The last couple of weeks were spent doing research in two different locations: one week at the Universidade de Sao Paulo’s School of Architecture and Urbanism (FAU) and the other week at the Biblioteca Mario de Andrade. In both places I looked at specialized journals and magazines published in the late 1940s and early 1950s. These magazines and journals – all of them dedicated to modern architecture and urbanism – included titles such as Acropole, Pilotis, Habitat, Modulo, Enhenharia e Decoracao and Arquitetura e Engenharia. Most of these magazines were unknown to me, making them that much more important to my work. I was able to find a number of very good articles written by prominent architects and engineers – most of them Brazil – about the challenges that Sao Paulo was facing in the 1940s and 1950s. Interestingly, direct references to Robert Moses and his Program of Improvements for Sao Paulo were very scarce. However, there is no doubt that interest in urban planning – particularly the desire to produce a master plan for the city of Sao Paulo – grew exponentially after Moses’ 1950 Program. Luckily both library’s have extremely generous policies when it comes to photographing the material – basically a researcher is able to photograph everything and anything she or he needs. Needless to say I have been able to collect a vast amount of photos. The only draw back is that thanks to this policy I have given the materials a cursory look. The idea is that I will be able to get back to the photos I have taken in the near future and read the material more carefully.
One other item of interest that I was able to locate is another urban plan for the city of Sao Paulo, this one published in 1969. Although Robert Moses did not participate in this later plan, many other Americans, including the U.S. Government. The 1969 plan was partially financed by USAID. I need to find out if Nelson Rockefeller was also associated with the 1969 plan.
Posted by Marcio Siwi — PhD Candidate in Latin American History at NYU
It’s been a busy week in Sao Paulo. My arrival coincided with the 50th anniversary of the Brazilian Association of Historians (ANPUH). To commemorate their anniversary ANPUH is hosting a mega-symposium at the University of Sao Paulo (USP) with some 7000 participants – grad students, professors, archivists, bibliographers, etc. It’s a week-long symposium with over 100 concurrent panels everyday covering every possible subject matter. To make things more manageable I decided to narrow my options to three general topic areas: slavery, urban history and U.S. Studies (yes, Brazilian Scholars who study the United States). The discussions have been very stimulating. Some of the issues that have come up include the benefits and challenges of oral history as well as inter-disciplinary approaches to Urban History. Interestingly, there has been a new found interest among historians on the origins and consequences of the 1831 law that officially made the African slave trade to Brazil illegal. Traditionally the 1831 law has been treated as a quintessential example of the “para ingles ver” – for the English to see – whereby slavery was officially outlawed but never actually enforced by the Brazilian authorities. Scholars are now looking both at the local impact of the illegal slave trade – for the enslaved as well as the formation of the new Brazilian independent State – as well as its Atlantic dynamic. Finally, I have been struck by the truly national scope of ANPUH – there are scholars from all over Brazil at the symposium!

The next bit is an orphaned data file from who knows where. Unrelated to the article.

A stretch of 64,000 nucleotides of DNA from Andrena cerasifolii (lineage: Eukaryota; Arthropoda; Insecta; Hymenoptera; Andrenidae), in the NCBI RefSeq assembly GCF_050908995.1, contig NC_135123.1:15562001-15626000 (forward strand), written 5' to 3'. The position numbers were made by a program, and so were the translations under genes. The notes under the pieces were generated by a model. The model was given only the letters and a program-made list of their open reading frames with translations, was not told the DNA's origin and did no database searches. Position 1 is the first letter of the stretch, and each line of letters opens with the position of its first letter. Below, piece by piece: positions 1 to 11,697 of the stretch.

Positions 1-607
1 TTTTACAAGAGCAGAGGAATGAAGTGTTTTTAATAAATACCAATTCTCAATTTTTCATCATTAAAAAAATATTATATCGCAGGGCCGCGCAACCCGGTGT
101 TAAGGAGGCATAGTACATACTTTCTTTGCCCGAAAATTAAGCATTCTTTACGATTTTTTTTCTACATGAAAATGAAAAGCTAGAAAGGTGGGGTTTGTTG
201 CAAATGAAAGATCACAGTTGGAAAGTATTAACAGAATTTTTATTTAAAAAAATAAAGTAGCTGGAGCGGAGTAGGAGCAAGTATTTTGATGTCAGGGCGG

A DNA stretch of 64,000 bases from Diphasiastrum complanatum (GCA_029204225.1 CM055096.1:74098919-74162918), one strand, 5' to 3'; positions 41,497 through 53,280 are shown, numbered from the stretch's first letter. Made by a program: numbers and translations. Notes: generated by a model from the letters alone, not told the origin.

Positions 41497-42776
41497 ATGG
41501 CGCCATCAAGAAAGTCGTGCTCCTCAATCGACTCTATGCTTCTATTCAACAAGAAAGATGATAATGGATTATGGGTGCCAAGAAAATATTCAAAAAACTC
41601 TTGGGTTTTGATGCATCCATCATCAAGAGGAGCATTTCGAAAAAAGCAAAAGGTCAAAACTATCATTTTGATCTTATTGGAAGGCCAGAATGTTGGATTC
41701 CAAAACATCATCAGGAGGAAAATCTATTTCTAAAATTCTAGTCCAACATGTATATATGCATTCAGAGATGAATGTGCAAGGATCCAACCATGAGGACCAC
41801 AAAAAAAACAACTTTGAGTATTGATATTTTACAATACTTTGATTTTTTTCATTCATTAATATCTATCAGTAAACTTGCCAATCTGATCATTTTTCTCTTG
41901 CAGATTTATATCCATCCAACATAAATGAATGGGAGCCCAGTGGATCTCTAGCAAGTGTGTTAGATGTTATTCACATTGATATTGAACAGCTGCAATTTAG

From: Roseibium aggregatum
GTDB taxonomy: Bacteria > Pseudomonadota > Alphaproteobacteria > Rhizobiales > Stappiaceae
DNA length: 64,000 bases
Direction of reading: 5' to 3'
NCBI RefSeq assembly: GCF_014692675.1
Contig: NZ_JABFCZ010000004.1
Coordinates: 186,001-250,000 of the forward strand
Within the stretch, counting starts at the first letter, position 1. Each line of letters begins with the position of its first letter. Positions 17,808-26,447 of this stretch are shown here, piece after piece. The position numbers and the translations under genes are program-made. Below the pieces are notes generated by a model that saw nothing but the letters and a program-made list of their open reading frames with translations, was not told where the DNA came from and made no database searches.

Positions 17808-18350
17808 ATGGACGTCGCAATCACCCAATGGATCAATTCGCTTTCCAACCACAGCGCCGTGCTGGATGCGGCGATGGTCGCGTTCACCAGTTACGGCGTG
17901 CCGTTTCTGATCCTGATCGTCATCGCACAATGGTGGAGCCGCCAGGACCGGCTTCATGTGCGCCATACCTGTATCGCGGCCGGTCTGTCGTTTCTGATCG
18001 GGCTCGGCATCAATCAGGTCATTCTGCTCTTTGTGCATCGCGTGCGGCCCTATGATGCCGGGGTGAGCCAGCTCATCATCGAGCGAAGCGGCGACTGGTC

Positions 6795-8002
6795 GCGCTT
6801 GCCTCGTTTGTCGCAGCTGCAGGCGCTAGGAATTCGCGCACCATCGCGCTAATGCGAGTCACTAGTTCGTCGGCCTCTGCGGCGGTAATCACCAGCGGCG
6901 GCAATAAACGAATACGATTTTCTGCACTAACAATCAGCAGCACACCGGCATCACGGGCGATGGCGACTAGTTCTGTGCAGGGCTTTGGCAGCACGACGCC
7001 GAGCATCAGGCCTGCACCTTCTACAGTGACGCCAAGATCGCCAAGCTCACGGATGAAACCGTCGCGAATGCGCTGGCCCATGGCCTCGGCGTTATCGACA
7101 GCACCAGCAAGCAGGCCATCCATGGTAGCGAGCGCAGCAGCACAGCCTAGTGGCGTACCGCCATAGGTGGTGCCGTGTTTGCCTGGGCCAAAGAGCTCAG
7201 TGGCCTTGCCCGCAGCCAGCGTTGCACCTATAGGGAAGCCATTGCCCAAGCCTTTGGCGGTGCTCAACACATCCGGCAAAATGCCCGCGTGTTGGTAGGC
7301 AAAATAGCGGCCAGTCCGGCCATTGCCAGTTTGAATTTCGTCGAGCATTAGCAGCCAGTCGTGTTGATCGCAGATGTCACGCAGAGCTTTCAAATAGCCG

As for my archival research, due to the symposium I only spent one day at the Archivo Publico do Estado de Sao Paulo. It was my first experience working in a public archive in Brazil, and despite the fact the building where the archives are located is not in the best shape (its been under construction – “reforma” – for over three years) the experience was a very positive one. The staff is incredibly friendly and helpful! I am researching the urban renewal program that the U.S. born urban planner – Robert Moses – did for the city of Sao Paulo in 1950. I spend my first day at the archives looking at magazines (particularly one called O Cruzeiro) from the late 1940s and early 1950s looking for articles related to Robert Moses’ trip to Sao Paulo. Since O Cruzeiro was owned by Assis Chateaubriand, a pro-American media mogul, I though I would find some reference to Robert Moses’ Program for Sao Paulo. I have yet to find anything so far!
Posted by Marcio Siwi — PhD Candidate in Latin American History at NYU